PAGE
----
Leo Igwe, Humanism, atheist, atheism

Making Humanism Happen in Nigeria: A labour of Love

Last year, 2016, marked twenty years since the Nigerian Humanist Movement (NHM) was founded. I was instrumental in this historic exercise and have played a prominent role in the growth and development of the movement. In this piece, I reflect on what led me to start the organisation and what the last twenty years have meant for me personally and for humanism in Nigeria.

Founding a non-religious non-theistic organisation is not something one would expect a child who was born in a rural community, who did most of his education in catholic seminaries (and even taught in one of them) to do. That was not just beyond anybody’s imagination because nobody in my training or upbringing had prepared me to be a humanist organiser or an outspoken atheist. As a person who had trained to be a priest, the least thing people expected from me after leaving seminary was to continue to live my religious life quietly. But, apparently, I did not. Yes, I disappointed many who claimed that I moved from one extreme to another.  Humanism is an extremist viewpoint, right? Well, that is history now. More importantly, that history has been filled with struggles because it required a lot of effort to make a Nigerian humanist movement happen.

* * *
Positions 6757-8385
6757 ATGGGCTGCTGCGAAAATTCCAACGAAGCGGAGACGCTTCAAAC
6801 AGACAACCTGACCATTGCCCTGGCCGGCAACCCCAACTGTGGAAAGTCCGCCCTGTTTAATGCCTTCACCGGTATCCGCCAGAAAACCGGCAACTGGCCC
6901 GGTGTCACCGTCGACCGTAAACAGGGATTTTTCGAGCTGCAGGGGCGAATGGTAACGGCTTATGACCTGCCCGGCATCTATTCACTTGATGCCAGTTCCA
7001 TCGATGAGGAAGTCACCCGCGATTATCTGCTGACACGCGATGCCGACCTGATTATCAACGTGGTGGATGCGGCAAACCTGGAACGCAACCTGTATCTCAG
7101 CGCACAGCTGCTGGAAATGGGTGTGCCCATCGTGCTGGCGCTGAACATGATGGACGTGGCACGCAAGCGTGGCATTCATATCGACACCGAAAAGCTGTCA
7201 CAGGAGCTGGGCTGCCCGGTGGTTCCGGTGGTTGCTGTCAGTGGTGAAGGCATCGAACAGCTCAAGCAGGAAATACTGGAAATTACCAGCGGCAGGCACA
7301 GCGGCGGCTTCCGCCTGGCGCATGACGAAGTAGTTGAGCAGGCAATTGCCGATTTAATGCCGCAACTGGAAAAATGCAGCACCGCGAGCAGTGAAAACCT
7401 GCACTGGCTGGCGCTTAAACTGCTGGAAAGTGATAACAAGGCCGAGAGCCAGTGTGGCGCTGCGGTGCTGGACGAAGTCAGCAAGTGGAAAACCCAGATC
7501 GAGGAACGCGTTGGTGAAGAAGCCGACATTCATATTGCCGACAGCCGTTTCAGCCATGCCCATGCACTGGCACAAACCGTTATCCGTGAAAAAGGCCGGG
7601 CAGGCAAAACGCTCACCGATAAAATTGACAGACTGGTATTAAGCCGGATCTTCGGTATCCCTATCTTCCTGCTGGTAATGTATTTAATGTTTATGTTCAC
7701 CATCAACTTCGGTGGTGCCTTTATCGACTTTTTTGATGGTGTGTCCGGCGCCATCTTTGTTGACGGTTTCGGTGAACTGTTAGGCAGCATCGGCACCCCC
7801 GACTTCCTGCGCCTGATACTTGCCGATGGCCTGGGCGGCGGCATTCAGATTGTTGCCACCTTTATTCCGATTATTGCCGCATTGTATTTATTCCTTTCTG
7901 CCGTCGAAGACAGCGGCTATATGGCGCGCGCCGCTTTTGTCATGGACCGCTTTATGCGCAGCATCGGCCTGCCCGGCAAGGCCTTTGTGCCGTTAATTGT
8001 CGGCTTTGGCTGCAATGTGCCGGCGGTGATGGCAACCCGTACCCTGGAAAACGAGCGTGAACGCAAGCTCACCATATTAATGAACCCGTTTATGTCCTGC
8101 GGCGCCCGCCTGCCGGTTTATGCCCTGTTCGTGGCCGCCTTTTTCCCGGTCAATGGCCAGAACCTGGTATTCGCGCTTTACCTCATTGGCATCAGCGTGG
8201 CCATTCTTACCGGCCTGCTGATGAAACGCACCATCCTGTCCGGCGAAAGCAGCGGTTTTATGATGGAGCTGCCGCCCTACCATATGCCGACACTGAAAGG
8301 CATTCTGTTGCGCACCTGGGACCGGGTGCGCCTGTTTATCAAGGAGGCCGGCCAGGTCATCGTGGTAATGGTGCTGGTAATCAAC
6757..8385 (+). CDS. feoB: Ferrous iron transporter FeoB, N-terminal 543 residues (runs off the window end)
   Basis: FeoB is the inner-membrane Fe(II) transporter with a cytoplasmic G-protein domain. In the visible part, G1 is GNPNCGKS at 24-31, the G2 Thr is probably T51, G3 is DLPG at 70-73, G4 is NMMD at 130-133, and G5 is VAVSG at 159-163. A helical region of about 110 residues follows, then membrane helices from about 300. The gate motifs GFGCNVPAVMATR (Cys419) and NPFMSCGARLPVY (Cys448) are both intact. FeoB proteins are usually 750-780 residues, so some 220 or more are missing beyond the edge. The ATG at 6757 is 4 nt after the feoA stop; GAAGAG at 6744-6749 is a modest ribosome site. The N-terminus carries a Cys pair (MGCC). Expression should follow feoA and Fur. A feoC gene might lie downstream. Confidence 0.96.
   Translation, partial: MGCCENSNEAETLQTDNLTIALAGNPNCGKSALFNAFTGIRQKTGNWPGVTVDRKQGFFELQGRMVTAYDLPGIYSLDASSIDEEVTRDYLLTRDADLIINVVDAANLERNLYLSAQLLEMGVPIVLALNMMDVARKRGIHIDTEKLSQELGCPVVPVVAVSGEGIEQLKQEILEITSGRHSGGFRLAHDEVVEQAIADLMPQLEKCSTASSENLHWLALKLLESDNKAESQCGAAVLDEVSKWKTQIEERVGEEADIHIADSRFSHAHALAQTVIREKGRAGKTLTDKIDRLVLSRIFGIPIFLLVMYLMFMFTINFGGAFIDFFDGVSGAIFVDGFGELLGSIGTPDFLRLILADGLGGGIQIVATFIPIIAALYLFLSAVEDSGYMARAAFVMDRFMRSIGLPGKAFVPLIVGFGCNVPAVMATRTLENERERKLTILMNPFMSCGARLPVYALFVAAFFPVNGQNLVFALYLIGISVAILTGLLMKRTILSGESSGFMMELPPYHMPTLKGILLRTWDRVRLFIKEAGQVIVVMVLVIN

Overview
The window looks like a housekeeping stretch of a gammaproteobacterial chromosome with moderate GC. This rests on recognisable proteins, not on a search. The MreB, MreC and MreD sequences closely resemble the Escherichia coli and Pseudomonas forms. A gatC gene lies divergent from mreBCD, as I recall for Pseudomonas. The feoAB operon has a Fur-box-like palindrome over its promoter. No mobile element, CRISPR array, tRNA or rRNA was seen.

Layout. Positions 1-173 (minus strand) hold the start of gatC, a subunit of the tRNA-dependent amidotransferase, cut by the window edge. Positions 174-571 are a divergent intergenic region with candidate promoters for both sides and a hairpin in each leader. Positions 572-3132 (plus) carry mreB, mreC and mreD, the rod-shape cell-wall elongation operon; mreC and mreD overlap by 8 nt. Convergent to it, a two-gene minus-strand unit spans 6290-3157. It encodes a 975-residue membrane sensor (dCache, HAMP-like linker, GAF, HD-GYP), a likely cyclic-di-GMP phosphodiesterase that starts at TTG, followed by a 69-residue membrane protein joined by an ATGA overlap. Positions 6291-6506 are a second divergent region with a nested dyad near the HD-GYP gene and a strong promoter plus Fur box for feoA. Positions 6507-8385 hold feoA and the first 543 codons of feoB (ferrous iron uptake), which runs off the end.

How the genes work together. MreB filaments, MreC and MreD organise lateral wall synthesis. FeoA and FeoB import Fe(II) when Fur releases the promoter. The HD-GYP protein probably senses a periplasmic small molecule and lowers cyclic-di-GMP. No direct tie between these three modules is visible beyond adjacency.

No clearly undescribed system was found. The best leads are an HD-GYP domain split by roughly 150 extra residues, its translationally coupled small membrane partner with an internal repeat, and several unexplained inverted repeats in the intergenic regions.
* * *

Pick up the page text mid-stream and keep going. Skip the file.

Looking back today, I would say that the circumstances of my birth and upbringing actually prepared me for the task of working and organising to provide Nigerians an alternative to religion. I was born and brought up in a remote village in Southeastern Nigeria. That was shortly after the Nigerian civil war. My parents were born into a traditional religious setting but converted to Catholicism as they grew up. My father told me that embracing Catholicism was the easiest way of getting a formal education because schools were managed by Catholic missions. Though most people in my community professed a belief in Christianity at least publicly, they still held onto traditional religious notions and other superstitious beliefs such as ancestor-worship, the potency of charms, ritual sacrifice of human body parts and, of course, belief in witchcraft. Most people were privately traditional religionists but publicly Christian. In fact, people were trado-Christian believers. So while growing up there was a mix of traditional and Christian religious beliefs and practices. But formal education was helpful in getting me on the path of intellectual emancipation.